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Kings’ School Nad Al Sheba, Nad Al Sheba 3
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Kings’ School Nad Al Sheba, Nad Al Sheba 3

by March 31, 2016
Details to consider
2016/17 Overall ADEC / KHDA Rating


2015/16 Overall KHDA / ADEC Rating


Type of school

Private, for-profit

WSA Good School

Under review 2017-18

Full WSA Review
Average Cost Per Year

FS1: 50,200 (52,007)
FS2: 50,200 (52,007)
YEAR 1: 52,500 (54,390)
YEAR 2: 52,500 (54,390)
YEAR 3: 57,200 (59,259)
YEAR 4: 59,000 (61,124)
YEAR 5: 63,700 (65,993)
YEAR 6: 63,700 (65,993)
YEAR 7: (76,700) Phased opening postponed – slipstream to Kings’ Al Barsha
YEAR 8: (79,700) Phased opening postponed – slipstream to Kings’ Al Barsha
YEAR 9: (82,600) Phased opening postponed – slipstream to Kings’ Al Barsha
YEAR 10: (88,500) Phased opening postponed – slipstream to Kings’ Al Barsha
YEAR 11: (94,400) Phased opening postponed – slipstream to Kings’ Al Barsha
YEAR 12: (100,300) Phased opening postponed – slipstream to Kings’ Al Barsha
YEAR 13: (103,200) Phased opening postponed – slipstream to Kings’ Al Barsha
( )=2017-18 KHDA fee structure


English National Curriculum:
Bespoke English Baccalaureate [EBacc] and International Baccalaureate [IB] preparatory

External Exam Boards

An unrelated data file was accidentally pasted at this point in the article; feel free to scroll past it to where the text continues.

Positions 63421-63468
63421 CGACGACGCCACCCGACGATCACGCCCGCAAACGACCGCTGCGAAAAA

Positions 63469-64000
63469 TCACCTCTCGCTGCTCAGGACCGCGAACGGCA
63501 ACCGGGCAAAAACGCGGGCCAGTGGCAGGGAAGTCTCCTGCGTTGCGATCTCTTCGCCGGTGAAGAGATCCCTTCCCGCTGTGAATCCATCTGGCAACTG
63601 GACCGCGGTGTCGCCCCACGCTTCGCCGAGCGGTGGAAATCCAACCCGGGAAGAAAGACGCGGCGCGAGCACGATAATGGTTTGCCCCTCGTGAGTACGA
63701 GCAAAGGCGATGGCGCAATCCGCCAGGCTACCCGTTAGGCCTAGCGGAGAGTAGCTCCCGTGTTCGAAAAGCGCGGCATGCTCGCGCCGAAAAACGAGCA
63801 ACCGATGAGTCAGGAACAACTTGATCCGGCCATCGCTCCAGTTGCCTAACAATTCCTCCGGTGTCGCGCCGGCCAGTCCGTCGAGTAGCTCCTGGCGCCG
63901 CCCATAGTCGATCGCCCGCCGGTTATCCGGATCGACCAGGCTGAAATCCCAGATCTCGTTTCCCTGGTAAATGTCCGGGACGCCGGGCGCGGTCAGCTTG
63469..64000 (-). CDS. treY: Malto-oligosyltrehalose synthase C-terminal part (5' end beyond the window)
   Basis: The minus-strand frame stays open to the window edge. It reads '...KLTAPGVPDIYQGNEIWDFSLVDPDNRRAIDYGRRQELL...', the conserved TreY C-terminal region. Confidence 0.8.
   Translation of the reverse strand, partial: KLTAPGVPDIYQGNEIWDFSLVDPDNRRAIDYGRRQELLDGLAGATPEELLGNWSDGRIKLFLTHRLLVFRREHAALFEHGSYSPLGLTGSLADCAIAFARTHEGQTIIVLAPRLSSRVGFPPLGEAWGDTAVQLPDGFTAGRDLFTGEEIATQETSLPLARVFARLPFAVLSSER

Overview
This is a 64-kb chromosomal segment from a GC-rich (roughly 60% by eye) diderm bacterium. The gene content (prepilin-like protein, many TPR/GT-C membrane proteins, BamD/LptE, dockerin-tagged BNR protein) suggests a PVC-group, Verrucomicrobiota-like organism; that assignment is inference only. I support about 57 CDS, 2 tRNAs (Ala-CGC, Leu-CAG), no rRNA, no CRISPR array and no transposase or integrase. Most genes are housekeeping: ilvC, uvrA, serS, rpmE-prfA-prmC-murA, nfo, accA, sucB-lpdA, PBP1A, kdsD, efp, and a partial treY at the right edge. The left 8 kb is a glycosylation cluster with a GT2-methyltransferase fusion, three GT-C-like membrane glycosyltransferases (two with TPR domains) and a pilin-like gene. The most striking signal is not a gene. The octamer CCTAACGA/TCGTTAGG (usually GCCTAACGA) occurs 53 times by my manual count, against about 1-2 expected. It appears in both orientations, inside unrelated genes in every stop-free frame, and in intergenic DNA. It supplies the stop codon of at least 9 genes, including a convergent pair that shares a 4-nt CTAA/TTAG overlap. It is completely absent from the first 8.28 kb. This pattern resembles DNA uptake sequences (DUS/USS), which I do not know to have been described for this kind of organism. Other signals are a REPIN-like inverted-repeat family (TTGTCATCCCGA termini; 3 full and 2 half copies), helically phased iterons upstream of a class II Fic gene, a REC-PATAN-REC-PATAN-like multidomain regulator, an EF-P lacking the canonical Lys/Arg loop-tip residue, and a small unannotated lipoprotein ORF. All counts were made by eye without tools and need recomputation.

IB DipM Pass Rate

IB DP phased launch on hold

IB DipM Average Grade

IB DP phased launch on hold

Number of A Levels offered

Slipstream to Kings' School Al Barsha from 2018-19

A Levels offered

Slipstream to Kings' School Al Barsha from 2018-19

A Level A* to A

Slipstream to Kings' School Al Barsha from 2018-19

A Level A* to C

Slipstream to Kings' School Al Barsha from 2018-19


Slipstream to Kings' Al Barsha from Year 7


Slipstream to Kings' Al Barsha from Year 7

Number of I/GCSEs Offered

Slipstream to Kings' Al Barsha from Year 7

I/GCSEs offered

Slipstream to Kings' Al Barsha from Year 7


(1) All applicants will sit a Cognitive Ability Test (CAT) [Years 3-6] and produce a piece of creative writing. Students will require around two hours to complete the assessment. For overseas applicants, this can be arranged at their current school.
(2) CATs include Verbal, Non-verbal, Quantitative and Spatial reasoning multiple choice questions, in a series of small timed tests.
(3) The creative writing will be based on a choice of topics provided on the day [Years 1+]
(4) To qualify for an offer at Kings’ School Nad Al Sheba, applicants will be required to demonstrate a good level of academic potential, with a CAT score above the required threshold appropriate to their age.
(5) Kings' welcomes applications from children with Dyslexia. Applications should include their most recent Educational Psychologist's report and IEP.